Exercise your right to vote in the West Midlands.

On 2 May 2024, people across the West Midlands are being invited to vote in the polls to elect

  • A Mayor for the West Midlands Combined Authority
  • A Police and Crime Commissioner for the West Midlands 
  • Councillors within local authority areas of, Coventry, Dudley, Sandwell, Solihull, Walsall and Wolverhampton. 

(In Selly Oak and Bournbrook in Birmingham there is just one by election)

The Mayor of the West Midlands Combined Authority is in charge of strategic infrastructure in the region, like making trains run on time, getting more homes built, and helping businesses grow. This Mayor works with local council leaders under the West Midlands Combined Authority umbrella to make the West Midlands a better place to live and work. They’ve got a big job: to boost the local economy, improve transport, and sort out education for adults. So, voting for the Mayor is pretty important because they get to make decisions that really shape the future of the region.

The Police and Crime Commissioner (PCC) for the West Midlands serves as the senior official overseeing policing within the area. Elected democratically by voters, their role is to ensure that the local police force operates efficiently and aligns with community concerns regarding crime and safety. The PCC is responsible for setting policing priorities, allocating the police budget, and has the authority to appoint or dismiss the chief constable based on performance. So, if you’re fed up with how crime is being tackled, or if you think the police are doing a top job, the PCC is the person to talk to. Essentially, the PCC is there to bridge the gap between the police and the public, making sure everyone’s voice is heard when it comes to keeping the streets safe

A local councillor looks after a district called a ‘ward’, and is basically your go-to person if you’ve got issues or ideas about your local area. They’re elected by votes in the community to represent them and make decisions on their behalf at the council level. This can be anything from sorting out rubbish collection times to planning what new buildings should go where, or even sorting out local parks and services.

Councillors aim to be out and about in the community, listening to what people need and want. They’re like the intermediary between the people and the council – they take your concerns and ideas back to the council to try and make things better for everyone.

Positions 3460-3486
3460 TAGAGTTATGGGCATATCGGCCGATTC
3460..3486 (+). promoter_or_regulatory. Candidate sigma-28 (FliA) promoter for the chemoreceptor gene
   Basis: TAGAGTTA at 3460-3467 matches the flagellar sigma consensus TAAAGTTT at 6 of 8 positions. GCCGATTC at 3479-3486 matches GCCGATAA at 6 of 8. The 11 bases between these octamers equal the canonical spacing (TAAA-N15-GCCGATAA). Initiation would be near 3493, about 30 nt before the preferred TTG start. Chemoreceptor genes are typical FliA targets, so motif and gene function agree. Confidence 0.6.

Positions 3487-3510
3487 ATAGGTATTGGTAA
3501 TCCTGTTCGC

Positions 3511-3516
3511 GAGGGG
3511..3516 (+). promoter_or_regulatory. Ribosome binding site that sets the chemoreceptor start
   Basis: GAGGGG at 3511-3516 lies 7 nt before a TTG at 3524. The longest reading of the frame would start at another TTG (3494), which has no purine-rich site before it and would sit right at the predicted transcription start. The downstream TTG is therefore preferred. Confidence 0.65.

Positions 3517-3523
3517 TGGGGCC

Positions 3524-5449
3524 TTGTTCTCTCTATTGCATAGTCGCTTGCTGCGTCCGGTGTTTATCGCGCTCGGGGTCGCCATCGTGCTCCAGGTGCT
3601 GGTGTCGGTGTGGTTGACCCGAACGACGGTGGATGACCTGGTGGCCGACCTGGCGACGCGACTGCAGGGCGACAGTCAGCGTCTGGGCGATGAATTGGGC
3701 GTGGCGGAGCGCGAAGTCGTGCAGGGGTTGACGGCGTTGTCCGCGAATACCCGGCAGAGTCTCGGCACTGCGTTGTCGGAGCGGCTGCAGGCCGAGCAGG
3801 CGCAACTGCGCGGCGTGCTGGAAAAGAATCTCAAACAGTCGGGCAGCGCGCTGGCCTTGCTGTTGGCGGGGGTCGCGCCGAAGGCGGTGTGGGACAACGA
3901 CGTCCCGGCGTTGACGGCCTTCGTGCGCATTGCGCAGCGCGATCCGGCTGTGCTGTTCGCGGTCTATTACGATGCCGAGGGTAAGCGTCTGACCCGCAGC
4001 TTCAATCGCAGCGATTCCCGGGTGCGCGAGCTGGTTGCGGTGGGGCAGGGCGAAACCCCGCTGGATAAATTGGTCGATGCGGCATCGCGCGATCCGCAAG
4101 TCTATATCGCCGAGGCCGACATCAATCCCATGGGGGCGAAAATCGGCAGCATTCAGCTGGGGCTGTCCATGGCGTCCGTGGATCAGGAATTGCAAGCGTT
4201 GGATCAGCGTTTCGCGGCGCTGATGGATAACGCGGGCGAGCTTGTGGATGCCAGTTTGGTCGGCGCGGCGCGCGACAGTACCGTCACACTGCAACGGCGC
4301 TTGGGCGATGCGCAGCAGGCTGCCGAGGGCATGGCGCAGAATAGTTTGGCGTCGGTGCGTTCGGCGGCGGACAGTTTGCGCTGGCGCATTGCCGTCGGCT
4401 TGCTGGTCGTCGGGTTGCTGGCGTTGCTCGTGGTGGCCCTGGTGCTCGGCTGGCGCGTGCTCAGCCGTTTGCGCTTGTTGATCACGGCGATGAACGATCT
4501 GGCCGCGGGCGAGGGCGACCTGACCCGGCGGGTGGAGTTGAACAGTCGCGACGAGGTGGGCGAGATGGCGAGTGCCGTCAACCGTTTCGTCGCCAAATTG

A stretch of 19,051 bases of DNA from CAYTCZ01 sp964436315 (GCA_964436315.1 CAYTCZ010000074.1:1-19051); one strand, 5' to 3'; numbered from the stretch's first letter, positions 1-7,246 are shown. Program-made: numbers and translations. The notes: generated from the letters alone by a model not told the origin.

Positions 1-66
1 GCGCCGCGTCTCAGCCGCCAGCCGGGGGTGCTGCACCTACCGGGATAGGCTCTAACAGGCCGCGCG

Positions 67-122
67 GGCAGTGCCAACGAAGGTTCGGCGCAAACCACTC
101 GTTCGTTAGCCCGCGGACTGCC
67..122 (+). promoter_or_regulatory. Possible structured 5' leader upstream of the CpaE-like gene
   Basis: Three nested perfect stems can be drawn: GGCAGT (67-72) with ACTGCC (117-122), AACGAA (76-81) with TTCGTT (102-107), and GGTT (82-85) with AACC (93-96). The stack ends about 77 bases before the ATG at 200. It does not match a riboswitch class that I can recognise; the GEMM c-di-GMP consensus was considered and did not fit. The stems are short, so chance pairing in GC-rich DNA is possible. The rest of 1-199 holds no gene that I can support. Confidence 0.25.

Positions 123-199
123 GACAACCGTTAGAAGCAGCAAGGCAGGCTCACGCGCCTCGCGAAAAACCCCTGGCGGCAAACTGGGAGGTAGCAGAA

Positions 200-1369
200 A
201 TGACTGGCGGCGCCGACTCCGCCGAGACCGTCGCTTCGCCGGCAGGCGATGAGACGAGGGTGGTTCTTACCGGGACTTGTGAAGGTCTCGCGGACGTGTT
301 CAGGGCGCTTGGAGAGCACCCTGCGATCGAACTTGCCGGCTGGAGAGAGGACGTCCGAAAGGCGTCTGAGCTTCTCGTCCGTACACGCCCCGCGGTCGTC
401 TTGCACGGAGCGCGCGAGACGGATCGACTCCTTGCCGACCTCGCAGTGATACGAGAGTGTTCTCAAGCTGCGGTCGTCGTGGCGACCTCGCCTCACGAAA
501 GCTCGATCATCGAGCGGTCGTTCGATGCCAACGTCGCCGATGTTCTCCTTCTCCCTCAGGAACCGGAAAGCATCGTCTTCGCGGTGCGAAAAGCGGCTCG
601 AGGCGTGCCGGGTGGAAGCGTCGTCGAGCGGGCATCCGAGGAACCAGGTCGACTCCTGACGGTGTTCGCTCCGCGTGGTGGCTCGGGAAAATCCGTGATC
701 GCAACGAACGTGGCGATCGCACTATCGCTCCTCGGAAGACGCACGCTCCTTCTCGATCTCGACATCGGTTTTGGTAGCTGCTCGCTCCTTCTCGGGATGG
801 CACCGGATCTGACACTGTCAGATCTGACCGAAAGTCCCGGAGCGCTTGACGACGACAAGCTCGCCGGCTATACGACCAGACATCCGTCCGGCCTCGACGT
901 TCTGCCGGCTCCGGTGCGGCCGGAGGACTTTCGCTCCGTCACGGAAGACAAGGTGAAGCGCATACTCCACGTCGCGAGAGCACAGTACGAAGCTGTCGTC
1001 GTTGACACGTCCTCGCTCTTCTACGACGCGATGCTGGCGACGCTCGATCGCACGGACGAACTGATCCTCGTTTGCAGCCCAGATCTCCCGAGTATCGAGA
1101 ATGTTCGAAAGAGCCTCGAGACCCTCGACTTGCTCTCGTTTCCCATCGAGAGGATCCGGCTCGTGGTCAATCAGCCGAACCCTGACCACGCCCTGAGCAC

They’ve also got to keep an eye on how the council’s money is being spent to make sure it’s fair and for the good of the community. So, in a nutshell, they’re your voice in the council, fighting your corner and trying to make the local area a better place to live. It’s a lot of responsibility, but it’s all about making the community as good as it can be.

Voting might seem like a bit of a chore, especially when you’re dealing with complex issues and barriers like not having a place to call home. But here’s the thing: your vote is extremely important. Councillors and other elected officials make decisions on things that impact your day-to-day life, like support services for homelessness, housing, and local amenities you might lean on. So, by chucking your vote in the mix, you’re helping choose someone who might actually listen and make decisions that could better your situation. Plus, it’s a way to get the issues you face right on the radar of the individuals who can do something about it.

And it’s not just about the here and now. Voting is your chance to have a say in shaping the future—like pushing for policies that prevent homelessness or improve support networks. Even more, it’s about making sure the voices of people who are often sidelined are included. 

Every vote counts, especially in local elections where the margins can be tight. So, it’s a powerful tool for change, not just for you, but for the whole community facing similar struggles. By voting, you’re not just another statistic; you’re someone actively participating in democratic change.

Who can register to vote in local, Mayoral and PCC elections? 

You must be: 

  • Aged 18 or over; and 
  • Resident and registered to vote in the UK, or an eligible UK citizen living overseas; and

You must also be one of the following:

  • a British citizen
  • an Irish or EU citizen
  • a qualifying Commonwealth citizen
  • a citizen of another country living in Scotland or Wales who has permission to enter or stay in the UK, or who does not need permission

Really Important Info:

You can register to vote even if you are homeless or don’t have a fixed address. You can use the address of somewhere you spend a lot of your time, like a day centre or night shelter, a friend’s place or somewhere outdoors. 

Deadline for registering to Vote in the May 2024 Elections

Register by 11:59pm on Tuesday 16 April 2024

For more information about how to register to vote, find the forms you need to complete and get a Voter Authority Certificate, go to the government website

Helping people meet the voter ID requirement

The government are aware that some groups are more likely to face challenges because of the voter ID rule and might need a hand getting a photo ID.

Groups working directly with voters, like local authorities and charities, can help individuals in making sure they have a photo ID before any election. Check in with your local rough sleeper navigator service or drop in centre for help with this.